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Murphy v. Cory Pump & Supply Co.

APRIL 17, 1964.

CONSTANCE MURPHY, A MINOR, BY GEORGE MURPHY, HER FATHER AND NEXT FRIEND, PLAINTIFF-APPELLANT,

v.

CORY PUMP AND SUPPLY CO., AN ILLINOIS CORPORATION, DEFENDANT. ROOT MANUFACTURING COMPANY, INC., A FOREIGN CORPORATION, DEFENDANT-APPELLEE.



Appeal from the Circuit Court of Sangamon County; the Hon. DEWITT S. CROW, Judge, presiding. Judgment affirmed.

DOVE, P.J.

In the spring of 1958, George Murphy, a farmer and father of the plaintiff, Constance Murphy, purchased a heavy duty, rotary type, riding power lawn mower from Cory Pump and Supply Company, a retail dealer, in Springfield. After using the mower at his home for some time, Mr. Murphy had some motor trouble and returned it to the Cory Company to have it repaired, and while being repaired, the Cory Company supplied Murphy with another power mower, identical in every respect with the one he had purchased. The mower purchased by Murphy and the mower the Cory Company delivered to Murphy's home for him to use while his mower was being repaired were manufactured by Root Manufacturing Company, a Kansas corporation.

After using the mower a half dozen times, Murphy instructed his daughter, Cheryl, how to operate it, gave her some rules and instructed her to watch for objects and not to hit them, to check the oil and to see to it that it did not run out of gas.

In the Murphy family were five children, Cheryl, the oldest, who in June 1958 was 12 years of age; Constance, then 7 years of age; Victoria, Patty and Linda. On June 20, 1958, Cheryl was operating this machine, mowing the lawn at the Murphy home. Near the area where Cheryl was mowing was a set of swings. On this day, Mr. Murphy had mowed the largest part of the yard, stopped the motor and was ready to return to the field. He helped Cheryl start the mower, cautioned her to be careful of the children, and told her that if anything went wrong she should shut off the mower. Constance and Victoria were playing in the yard. Their backs were toward the mower, and in trying to get out of the path of the mower, Constance slipped and fell. Her left leg came in contact with the rotary blade, causing injuries resulting in the amputation of her leg.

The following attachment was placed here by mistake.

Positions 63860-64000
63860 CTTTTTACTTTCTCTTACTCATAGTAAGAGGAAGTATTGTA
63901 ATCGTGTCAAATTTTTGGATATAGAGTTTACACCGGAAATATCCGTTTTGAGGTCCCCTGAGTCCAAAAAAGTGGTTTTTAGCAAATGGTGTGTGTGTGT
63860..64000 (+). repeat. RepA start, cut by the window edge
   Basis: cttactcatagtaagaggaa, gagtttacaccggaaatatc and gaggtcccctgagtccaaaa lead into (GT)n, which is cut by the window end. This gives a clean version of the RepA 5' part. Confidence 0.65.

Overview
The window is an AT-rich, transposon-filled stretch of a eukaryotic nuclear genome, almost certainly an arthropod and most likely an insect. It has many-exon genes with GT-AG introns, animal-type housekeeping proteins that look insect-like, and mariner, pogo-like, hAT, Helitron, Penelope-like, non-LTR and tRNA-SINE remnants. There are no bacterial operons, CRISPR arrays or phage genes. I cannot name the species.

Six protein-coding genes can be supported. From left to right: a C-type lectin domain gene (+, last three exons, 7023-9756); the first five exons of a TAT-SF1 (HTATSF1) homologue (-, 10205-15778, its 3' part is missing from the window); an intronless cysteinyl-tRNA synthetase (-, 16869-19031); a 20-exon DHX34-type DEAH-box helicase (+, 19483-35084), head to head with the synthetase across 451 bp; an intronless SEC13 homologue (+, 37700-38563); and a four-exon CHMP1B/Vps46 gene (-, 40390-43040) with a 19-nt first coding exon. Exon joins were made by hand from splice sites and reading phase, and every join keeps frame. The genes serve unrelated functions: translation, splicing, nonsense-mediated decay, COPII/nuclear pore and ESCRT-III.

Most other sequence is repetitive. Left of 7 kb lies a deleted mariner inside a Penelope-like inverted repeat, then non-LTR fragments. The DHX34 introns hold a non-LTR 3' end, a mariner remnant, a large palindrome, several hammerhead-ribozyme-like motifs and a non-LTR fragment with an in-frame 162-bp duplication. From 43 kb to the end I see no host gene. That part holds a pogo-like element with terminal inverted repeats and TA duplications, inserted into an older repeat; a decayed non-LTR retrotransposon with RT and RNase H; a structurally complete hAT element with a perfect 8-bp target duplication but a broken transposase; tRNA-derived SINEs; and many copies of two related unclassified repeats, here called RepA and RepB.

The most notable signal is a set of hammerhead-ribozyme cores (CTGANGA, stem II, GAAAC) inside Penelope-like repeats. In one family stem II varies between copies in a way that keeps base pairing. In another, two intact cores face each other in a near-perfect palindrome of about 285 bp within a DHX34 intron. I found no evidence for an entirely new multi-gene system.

On October 20, 1959, the instant three-count complaint was filed. In the first count the plaintiff, Constance Murphy, sought a recovery from the said Cory Pump and Supply Company, a retailer of power lawn mowers. Count two was directed against the Root Manufacturing Company, the manufacturer of the mower, and by count three, the plaintiff sought a joint recovery against the manufacturer and the retailer. Counts one and three are not involved in this appeal.